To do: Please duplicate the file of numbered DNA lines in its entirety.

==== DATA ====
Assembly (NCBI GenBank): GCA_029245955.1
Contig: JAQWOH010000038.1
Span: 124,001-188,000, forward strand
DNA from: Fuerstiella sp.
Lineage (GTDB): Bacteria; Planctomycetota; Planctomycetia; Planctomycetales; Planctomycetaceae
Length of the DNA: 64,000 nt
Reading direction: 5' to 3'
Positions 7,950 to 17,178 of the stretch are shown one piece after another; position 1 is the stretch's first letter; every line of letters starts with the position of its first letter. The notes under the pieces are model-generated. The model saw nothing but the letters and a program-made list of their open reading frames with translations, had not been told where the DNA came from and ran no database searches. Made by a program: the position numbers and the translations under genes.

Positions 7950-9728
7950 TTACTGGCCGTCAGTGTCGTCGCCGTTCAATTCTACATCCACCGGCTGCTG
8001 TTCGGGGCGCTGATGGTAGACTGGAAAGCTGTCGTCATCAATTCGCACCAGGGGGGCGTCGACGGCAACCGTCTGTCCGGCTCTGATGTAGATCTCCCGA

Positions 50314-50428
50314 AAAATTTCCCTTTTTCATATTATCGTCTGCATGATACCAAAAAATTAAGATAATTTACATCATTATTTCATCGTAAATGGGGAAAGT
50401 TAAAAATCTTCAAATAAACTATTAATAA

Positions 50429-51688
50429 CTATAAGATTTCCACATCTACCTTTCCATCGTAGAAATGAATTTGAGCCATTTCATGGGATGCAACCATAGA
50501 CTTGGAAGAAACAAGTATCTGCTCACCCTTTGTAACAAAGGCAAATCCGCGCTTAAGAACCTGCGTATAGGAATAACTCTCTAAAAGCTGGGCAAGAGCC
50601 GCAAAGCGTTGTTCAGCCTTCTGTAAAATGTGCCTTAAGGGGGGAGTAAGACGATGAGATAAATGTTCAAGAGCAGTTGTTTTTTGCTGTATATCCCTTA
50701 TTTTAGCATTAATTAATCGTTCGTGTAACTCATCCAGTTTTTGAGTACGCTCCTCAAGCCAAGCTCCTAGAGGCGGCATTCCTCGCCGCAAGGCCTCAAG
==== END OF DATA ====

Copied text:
Assembly (NCBI GenBank): GCA_029245955.1
Contig: JAQWOH010000038.1
Span: 124,001-188,000, forward strand
DNA from: Fuerstiella sp.
Lineage (GTDB): Bacteria; Planctomycetota; Planctomycetia; Planctomycetales; Planctomycetaceae
Length of the DNA: 64,000 nt
Reading direction: 5' to 3'
Positions 7,950 to 17,178 of the stretch are shown one piece after another; position 1 is the stretch's first letter; every line of letters starts with the position of its first letter. The notes under the pieces are model-generated. The model saw nothing but the letters and a program-made list of their open reading frames with translations, had not been told where the DNA came from and ran no database searches. Made by a program: the position numbers and the translations under genes.

Positions 7950-9728
7950 TTACTGGCCGTCAGTGTCGTCGCCGTTCAATTCTACATCCACCGGCTGCTG
8001 TTCGGGGCGCTGATGGTAGACTGGAAAGCTGTCGTCATCAATTCGCACCAGGGGGGCGTCGACGGCAACCGTCTGTCCGGCTCTGATGTAGATCTCCCGA

Positions 50314-50428
50314 AAAATTTCCCTTTTTCATATTATCGTCTGCATGATACCAAAAAATTAAGATAATTTACATCATTATTTCATCGTAAATGGGGAAAGT
50401 TAAAAATCTTCAAATAAACTATTAATAA

Positions 50429-51688
50429 CTATAAGATTTCCACATCTACCTTTCCATCGTAGAAATGAATTTGAGCCATTTCATGGGATGCAACCATAGA
50501 CTTGGAAGAAACAAGTATCTGCTCACCCTTTGTAACAAAGGCAAATCCGCGCTTAAGAACCTGCGTATAGGAATAACTCTCTAAAAGCTGGGCAAGAGCC
50601 GCAAAGCGTTGTTCAGCCTTCTGTAAAATGTGCCTTAAGGGGGGAGTAAGACGATGAGATAAATGTTCAAGAGCAGTTGTTTTTTGCTGTATATCCCTTA
50701 TTTTAGCATTAATTAATCGTTCGTGTAACTCATCCAGTTTTTGAGTACGCTCCTCAAGCCAAGCTCCTAGAGGCGGCATTCCTCGCCGCAAGGCCTCAAG